August 15, 2000
LinuxWorld Expo, San Jose, CA — August 15, 2000 — The GNOME project today announced five major initiatives aimed at delivering an industry-wide open user environment. These initiatives are:
“GNOME is receiving a tremendous boost in terms of support, backing and commitment for contribution and improvements,” said Miguel de Icaza, founder of the GNOME project. “GNOME is now well positioned to be the next generation user environment, uniting the existing Linux and UNIX communities. We are building an alternative environment based on free software and open principles. By leveraging other open technologies we are able to maintain our focus on making the most attractive development environment.”
GNOME has achieved significant acceptance from the Linux and Unix communities. Sun Microsystems and Hewlett-Packard are announcing their adoption of GNOME as the future default user environment for Solaris and HP-UX, respectively. The GNOME user environment is the default for Red Hat, TurboLinux and several other leading Linux distributions and is available for all major Linux distributions. As a result, this initiative will unify many variations of Unix under a single user environment. It creates a cost-effective framework based on open standards and open source that will enable developers to write solutions for many different platforms, while competing on implementations.
“The advent of a single user environment will provide enormous benefits to developers, end users and the industry as a whole,” said Bill Claybrook of Aberdeen Group. “By reducing development, deployment and training costs this project will create a competitive, open standards based alternative.”
Based on StarOffice, an alternative competitive office productivity suite available on multiple platforms and the leading productivity suite for Linux, OpenOffice.org is the industry initiative to deliver open office productivity applications and its technologies are being adopted by the GNOME project for integration into the system. OpenOffice.org will leverage the Bonobo component model to create a number of object components, allowing these components to be used by a wide range of applications.
The Mozilla project is an industry initiative to deliver an open Internet browser. Mozilla browser technology, together with IBM’s SashXB technology, will be integrated into GNOME to deliver an integrated browsing experience into its next generation user environment. GNOME has also integrated Mozilla with the Bonobo component system.
Eazel will provide Nautilus, an innovative file manager which serves as the starting point for Eazel’s web-based system management services. Nautilus will provide a state-of-the art file manager for GNOME, with a fully-integrated Mozilla web-browser and a number of innovative new features. The Nautilus software will be integrated with web-based services that provide assistance with file management and system administration.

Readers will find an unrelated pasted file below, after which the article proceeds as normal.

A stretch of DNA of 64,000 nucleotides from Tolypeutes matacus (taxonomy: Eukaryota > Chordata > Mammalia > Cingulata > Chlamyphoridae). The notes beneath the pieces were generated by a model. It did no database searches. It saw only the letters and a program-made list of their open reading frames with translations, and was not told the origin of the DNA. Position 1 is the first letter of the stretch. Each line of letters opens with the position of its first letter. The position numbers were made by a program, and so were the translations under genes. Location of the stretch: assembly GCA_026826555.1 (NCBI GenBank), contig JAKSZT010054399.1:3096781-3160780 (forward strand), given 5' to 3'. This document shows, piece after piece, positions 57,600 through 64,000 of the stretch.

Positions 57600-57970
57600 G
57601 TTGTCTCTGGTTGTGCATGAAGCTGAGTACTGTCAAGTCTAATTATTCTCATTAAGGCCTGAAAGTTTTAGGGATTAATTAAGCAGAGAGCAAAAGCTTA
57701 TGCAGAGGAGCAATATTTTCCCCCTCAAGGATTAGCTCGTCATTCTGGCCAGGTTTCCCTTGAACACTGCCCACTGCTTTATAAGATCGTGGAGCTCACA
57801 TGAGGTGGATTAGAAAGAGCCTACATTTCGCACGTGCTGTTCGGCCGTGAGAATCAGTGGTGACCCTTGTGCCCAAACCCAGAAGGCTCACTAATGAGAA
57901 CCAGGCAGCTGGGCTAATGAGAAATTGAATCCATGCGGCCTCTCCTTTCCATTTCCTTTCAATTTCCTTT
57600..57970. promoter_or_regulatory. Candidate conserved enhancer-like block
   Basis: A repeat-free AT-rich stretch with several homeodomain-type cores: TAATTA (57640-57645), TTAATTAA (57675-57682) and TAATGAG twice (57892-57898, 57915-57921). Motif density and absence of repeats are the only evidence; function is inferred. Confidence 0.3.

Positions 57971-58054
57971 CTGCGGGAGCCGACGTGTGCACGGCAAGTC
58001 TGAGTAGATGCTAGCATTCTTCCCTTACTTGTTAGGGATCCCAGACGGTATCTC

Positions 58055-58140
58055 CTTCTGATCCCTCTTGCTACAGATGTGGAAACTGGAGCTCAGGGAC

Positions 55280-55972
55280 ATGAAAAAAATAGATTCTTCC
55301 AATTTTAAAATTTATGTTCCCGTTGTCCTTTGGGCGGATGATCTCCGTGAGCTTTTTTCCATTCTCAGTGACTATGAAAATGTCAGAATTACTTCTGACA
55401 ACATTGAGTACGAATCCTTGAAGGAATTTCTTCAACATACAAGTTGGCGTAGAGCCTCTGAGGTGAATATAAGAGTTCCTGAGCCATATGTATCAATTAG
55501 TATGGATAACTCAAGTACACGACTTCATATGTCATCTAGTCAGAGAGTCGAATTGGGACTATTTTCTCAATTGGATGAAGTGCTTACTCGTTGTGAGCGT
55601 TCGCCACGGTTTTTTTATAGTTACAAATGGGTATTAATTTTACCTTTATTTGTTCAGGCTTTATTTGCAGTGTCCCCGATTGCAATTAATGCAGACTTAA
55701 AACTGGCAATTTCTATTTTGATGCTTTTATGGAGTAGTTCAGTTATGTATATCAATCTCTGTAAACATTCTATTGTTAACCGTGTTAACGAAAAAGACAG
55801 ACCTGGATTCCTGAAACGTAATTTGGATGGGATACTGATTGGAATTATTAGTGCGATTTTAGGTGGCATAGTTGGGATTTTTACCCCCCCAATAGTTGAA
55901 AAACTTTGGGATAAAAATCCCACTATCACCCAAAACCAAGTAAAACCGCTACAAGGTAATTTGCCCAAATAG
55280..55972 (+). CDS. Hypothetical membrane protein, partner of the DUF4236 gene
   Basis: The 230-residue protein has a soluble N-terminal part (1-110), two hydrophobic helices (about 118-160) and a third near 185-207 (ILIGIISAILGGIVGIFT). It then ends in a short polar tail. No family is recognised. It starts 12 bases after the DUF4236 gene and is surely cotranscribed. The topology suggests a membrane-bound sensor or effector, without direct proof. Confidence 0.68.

GnuCash will provide graphing and financial data handling infrastructure.
Helix Code will provide Evolution, the integrated calendar, mail and contacts system, as well as its Bonobo component architecture which enables applications to be built out of reusable software components. In addition, Helix Code will deliver a new set of configuration and administration tools targeted to end users, including configuration snapshotting, rollback and cluster management.
This initiative will develop the framework and platform services required for applications to be developed and deployed on Internet appliances, consistent and compatible with the GNOME user environment on desktop systems. For the emerging Internet appliance market, Linux has been established as the front runner kernel technolgy. This initiative will provide a well-defined framework for developers and manufacturers of new devices and developers of Internet-based software services. It will also provide users and developers with a cost-effective framework that will deliver a common experience and share data across a range of hardware platforms, from handhelds to supercomputers.
As part of this initiative, Compaq is working to make Gnome-based applications available on its handheld devices as well as assisting developers through the handhelds.org community and the GNOME Foundation.
Red Hat will provide an object-oriented widget framework, CORBA, an OMG industry standard, support for distributed software, lay-out and rendering of internationalized text and configuration management technology.
Sun Microsystems will provide printing, internationalization and accessibility technology as well as its substantial expertise in improving reliability and quality based on its experience in delivering mission-critical solutions for global corporations.
The GNOME project has built a complete free and easy-to-use desktop environment for the user, as well as a powerful application framework for the software developer.
GNOME is part of the GNU project, and is free software (often referred to as open source software). GNOME is included in almost every BSD and Linux distribution and works on many other Unix systems.
Although a number of private and public companies are contributing to the development of GNOME, GNOME is not controlled by any company. It is a volunteer-driven effort with hundreds of volunteer developers from all over the world. Their efforts are coordinated by the Gnome Foundation. Information about GNOME is available at http://www.gnome.org.